Average first frost/freeze period nears

COLUMBUS (WCMH) – We have officially entered into fall, and the month of October, the period where temperatures start to make the turn downward.  This is also the month where many of us start to see our first frost or freeze.

I took this picture above last year, and put the date on, because I wanted to make sure I remembered next year (now) when we had our first frost last season.  I also took a picture of my thermometer, which read a morning low of 34°.

 

It is important to note, the first frost and freeze are not the same thing.  So why can we have frost above 32°?

On generally clear nights, with no wind and a cooler airmass in place this time of the year, it makes for ideal conditions for cooling.  As we know from taking a hot shower, the warm/moist air is lighter than the cold/dry air, and it will rise.  The heavier cold air will sink down to the near the ground.  Weather instruments for official reporting are taken approximately 5 feet above the ground.

So on a cold night, the official temperature for a location might read as warm as 35° or 36°, yet there will be frost on the ground below where the temperature is at or below freezing (32°).

It is also important to note, that we can have a freeze without a frost in dry conditions.

 

When do we normally see our first freeze?

This is something we keep track of for several reporting cities in our area, and the short answer is, it depends.  But in general most cities see their first freeze in the month of October.

According to the National Weather Service in Wilmington, our average first freeze date in Columbus is one of the latest in Central and southern Ohio (October 27th).

The NWS has listed some of our other cities that they have data for, and their first freeze dates:

Bellefontaine 14-Oct
Chillicothe 17-Oct
Circleville 19-Oct
Delaware 14-Oct
Kenton 20-Oct
London 9-Oct
Marysville 22-Oct
Newark 12-Oct
Washington Court House 21-Oct

 

While the normal for first freeze dates in Columbus is October 27th, we have had a wide range of dates:

The earliest have been in late September, and the latest dates (like last year) well into November.  Last year marked only the 2nd time that we had our first freeze date on November 10th.  In fact, there were only 10 years were the 1st freeze were later than we had last year.

 

Are we expecting a frost or freeze anytime soon here in Central Ohio?

No, not in the next week!  We are going to continue to stay quite warm over the next week.  We have a cold front that will arrive late Sunday into Monday morning.  But this front is only going to bring temperatures back to normal.  This means highs in the mid/upper 60s and lows in the lower to middle 40s.   Hardly frost range.

Also, below is the 6-10 day outlook from the Climate Prediction Center at NOAA.  It shows very good chances that temperatures will remain above normal during this period.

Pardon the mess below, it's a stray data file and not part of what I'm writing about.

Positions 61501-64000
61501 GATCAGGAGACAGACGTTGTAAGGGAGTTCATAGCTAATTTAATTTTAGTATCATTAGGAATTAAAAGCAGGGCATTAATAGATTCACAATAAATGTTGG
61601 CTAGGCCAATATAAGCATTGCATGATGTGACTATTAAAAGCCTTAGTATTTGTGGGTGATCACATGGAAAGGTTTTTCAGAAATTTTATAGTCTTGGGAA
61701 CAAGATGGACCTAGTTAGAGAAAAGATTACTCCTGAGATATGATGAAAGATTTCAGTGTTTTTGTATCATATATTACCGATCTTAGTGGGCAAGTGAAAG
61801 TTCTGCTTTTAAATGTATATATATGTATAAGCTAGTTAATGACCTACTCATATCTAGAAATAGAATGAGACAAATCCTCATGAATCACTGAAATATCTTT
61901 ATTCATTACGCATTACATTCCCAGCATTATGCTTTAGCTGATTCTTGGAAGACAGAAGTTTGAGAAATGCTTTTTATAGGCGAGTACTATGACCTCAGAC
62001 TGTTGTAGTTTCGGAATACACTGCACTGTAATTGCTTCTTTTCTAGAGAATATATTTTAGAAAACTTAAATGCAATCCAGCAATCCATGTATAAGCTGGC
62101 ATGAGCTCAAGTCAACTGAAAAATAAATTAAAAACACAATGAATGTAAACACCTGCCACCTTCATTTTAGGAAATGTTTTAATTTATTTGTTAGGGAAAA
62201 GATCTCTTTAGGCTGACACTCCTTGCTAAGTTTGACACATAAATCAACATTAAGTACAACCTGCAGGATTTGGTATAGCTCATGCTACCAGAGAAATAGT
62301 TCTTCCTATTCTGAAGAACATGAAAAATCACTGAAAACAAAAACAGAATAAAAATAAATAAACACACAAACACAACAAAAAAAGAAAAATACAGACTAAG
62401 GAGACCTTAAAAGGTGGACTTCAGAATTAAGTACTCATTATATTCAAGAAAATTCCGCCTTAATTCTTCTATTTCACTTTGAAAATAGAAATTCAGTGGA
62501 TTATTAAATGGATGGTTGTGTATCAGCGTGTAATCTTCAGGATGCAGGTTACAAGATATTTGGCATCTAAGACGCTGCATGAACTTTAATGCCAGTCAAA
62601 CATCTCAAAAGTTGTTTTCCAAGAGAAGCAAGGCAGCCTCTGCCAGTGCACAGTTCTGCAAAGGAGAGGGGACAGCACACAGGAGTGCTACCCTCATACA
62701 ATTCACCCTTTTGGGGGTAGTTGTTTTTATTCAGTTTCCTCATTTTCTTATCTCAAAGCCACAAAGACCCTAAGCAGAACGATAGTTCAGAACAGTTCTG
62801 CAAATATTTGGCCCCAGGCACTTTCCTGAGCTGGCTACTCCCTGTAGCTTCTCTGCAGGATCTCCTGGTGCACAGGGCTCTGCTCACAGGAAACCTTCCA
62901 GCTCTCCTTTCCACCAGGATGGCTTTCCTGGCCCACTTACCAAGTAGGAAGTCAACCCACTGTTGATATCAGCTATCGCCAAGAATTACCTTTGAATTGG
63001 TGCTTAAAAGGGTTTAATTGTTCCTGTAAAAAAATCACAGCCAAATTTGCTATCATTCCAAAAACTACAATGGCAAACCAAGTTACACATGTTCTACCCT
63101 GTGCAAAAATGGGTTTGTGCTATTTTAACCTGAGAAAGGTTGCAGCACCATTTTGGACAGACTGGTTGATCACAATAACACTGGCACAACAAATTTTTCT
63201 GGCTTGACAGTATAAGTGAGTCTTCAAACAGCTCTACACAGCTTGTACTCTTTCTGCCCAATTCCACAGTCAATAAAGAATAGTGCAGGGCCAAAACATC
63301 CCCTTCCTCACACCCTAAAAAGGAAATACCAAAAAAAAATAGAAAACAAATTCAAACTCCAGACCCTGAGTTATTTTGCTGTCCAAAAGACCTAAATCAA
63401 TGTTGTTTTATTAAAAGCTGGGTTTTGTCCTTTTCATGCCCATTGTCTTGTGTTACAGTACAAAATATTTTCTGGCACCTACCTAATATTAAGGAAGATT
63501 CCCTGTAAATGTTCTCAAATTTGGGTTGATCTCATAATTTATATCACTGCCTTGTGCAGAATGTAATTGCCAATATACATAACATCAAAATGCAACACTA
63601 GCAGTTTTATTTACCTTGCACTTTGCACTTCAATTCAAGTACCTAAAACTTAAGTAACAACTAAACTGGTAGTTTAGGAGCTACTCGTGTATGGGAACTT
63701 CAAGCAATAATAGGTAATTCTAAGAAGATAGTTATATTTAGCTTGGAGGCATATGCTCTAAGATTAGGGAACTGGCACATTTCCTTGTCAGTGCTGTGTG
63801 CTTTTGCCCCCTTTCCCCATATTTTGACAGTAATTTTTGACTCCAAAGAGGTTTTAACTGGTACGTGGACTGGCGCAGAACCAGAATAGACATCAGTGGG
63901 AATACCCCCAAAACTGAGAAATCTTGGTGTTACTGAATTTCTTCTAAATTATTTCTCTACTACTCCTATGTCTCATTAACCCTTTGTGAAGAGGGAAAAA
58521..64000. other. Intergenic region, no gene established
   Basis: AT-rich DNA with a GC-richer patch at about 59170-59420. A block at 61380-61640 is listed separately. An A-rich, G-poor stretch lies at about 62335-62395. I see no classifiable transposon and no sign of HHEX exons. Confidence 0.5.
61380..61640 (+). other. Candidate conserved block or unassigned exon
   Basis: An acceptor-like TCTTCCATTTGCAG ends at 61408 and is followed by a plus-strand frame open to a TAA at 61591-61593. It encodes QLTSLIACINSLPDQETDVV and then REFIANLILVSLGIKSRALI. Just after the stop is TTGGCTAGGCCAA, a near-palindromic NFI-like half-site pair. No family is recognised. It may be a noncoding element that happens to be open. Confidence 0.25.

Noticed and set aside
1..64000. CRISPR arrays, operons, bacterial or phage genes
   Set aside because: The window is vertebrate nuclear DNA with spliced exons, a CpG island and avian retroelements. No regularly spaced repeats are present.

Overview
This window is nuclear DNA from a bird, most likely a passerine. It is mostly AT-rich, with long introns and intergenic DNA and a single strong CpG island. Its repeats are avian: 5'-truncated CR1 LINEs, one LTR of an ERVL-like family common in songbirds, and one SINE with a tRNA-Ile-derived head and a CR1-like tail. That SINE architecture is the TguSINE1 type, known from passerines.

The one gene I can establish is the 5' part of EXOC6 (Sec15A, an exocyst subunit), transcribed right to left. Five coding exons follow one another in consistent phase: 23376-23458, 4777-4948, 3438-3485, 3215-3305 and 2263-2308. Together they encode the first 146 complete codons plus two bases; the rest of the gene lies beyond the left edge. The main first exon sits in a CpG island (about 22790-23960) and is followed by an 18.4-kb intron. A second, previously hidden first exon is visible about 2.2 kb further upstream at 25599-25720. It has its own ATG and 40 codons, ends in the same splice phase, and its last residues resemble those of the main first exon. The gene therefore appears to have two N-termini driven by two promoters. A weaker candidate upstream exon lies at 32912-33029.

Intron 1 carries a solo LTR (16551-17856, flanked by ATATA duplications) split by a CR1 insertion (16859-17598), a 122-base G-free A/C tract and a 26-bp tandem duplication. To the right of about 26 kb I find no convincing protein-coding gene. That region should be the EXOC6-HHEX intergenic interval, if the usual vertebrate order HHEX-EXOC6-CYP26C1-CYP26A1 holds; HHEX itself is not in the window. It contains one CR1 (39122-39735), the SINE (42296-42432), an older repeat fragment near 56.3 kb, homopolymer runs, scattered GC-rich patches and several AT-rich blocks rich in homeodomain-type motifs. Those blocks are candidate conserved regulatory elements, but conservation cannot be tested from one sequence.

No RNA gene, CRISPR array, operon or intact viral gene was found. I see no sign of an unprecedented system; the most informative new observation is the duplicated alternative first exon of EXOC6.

The 8-14 day outlook from the Climate Prediction Center at NOAA does not show much chance for below normal temperatures either.

If this outlook does hold, it means most locations in Central Ohio will be past their average first freeze date.  At this point it is way too soon to say if we are going to see record late dates, and in fact, we would have to get past Thanksgiving to do so.

How long will frost/freeze warnings be issued?

The National Weather Service offices are the ones that issue these warnings, and they are mainly for agricultural interests.  In general the NWS will issues these warnings either until a county has had a widespread hard freeze, or a specific date has been reached.  For most areas that date in November 1st, but there are a few counties from Franklin county down south along US-23 and the southern part of the state that warnings can be issued until the end of the first week of November.

 

Here is a complete list since 1878 of all the first freeze dates for Columbus:

year month date
2016 nov 10
2015 oct 17
2014 nov 2
2013 oct 25
2012 oct 11
2011 oct 29
2010 oct 30
2009 oct 18
2008 oct 22
2007 nov 23
2006 oct 15
2005 oct 29
2004 nov 9
2003 oct 3
2002 nov 1
2001 oct 18
2000 oct 29
1999 oct 25
1998 oct 23
1997 oct 21
1996 nov 2
1995 oct 17
1994 oct 28
1993 oct 23
1992 oct 17
1991 oct 16
1990 oct 26
1989 oct 9
1988 oct 6
1987 oct 4
1986 nov 3
1985 nov 8
1984 nov 2
1983 oct 27
1982 oct 17
1981 oct 3
1980 oct 6
1979 oct 14
1978 oct 17
1977 oct 16
1976 oct 17
1975 oct 3
1974 oct 2
1973 nov 4
1972 oct 19
1971 nov 4
1970 oct 16
1969 oct 15
1968 oct 5
1967 oct 20
1966 oct 21
1965 oct 5
1964 oct 6
1963 sep 30
1962 sep 21
1961 sep 29
1960 oct 21
1959 oct 18
1958 oct 29
1957 oct 20
1956 nov 13
1955 oct 25
1954 oct 20
1953 oct 30
1952 oct 4
1951 oct 9
1950 oct 26
1949 oct 27
1948 oct 18
1947 nov 9
1946 nov 18
1945 nov 3
1944 nov 5
1943 nov 4
1942 oct 26
1941 nov 9
1940 nov 7
1939 oct 15
1938 oct 31
1937 oct 14
1936 oct 27
1935 oct 7
1934 oct 28
1933 oct 26
1932 nov 11
1931 nov 6
1930 oct 19
1929 nov 5
1928 oct 30
1927 nov 5
1926 oct 25
1925 oct 10
1924 oct 23
1923 oct 23
1922 nov 10
1921 nov 3
1920 oct 30
1919 nov 5
1918 nov 2
1917 oct 20
1916 nov 14
1915 nov 15
1914 oct 26
1913 oct 21
1912 nov 1
1911 oct 28
1910 oct 28
1909 oct 12
1908 oct 2
1907 oct 21
1906 oct 10
1905 oct 30
1904 oct 28
1903 oct 24
1902 nov 27
1901 oct 18
1900 nov 8
1899 oct 1
1898 oct 27
1897 nov 12
1896 oct 19
1895 oct 10
1894 oct 15
1893 oct 29
1892 oct 6
1891 oct 23
1890 nov 1
1889 oct 7
1888 sep 30
1887 oct 12
1886 oct 2
1885 oct 9
1884 oct 24
1883 nov 3
1882 nov 13
1881 nov 15
1880 oct 18
1879 oct 25
1878 oct 28

 

If you have questions about frosts/freezes, cold temps, climate, or any other weather questions, email me, dmazza@wcmh.com

-Dave

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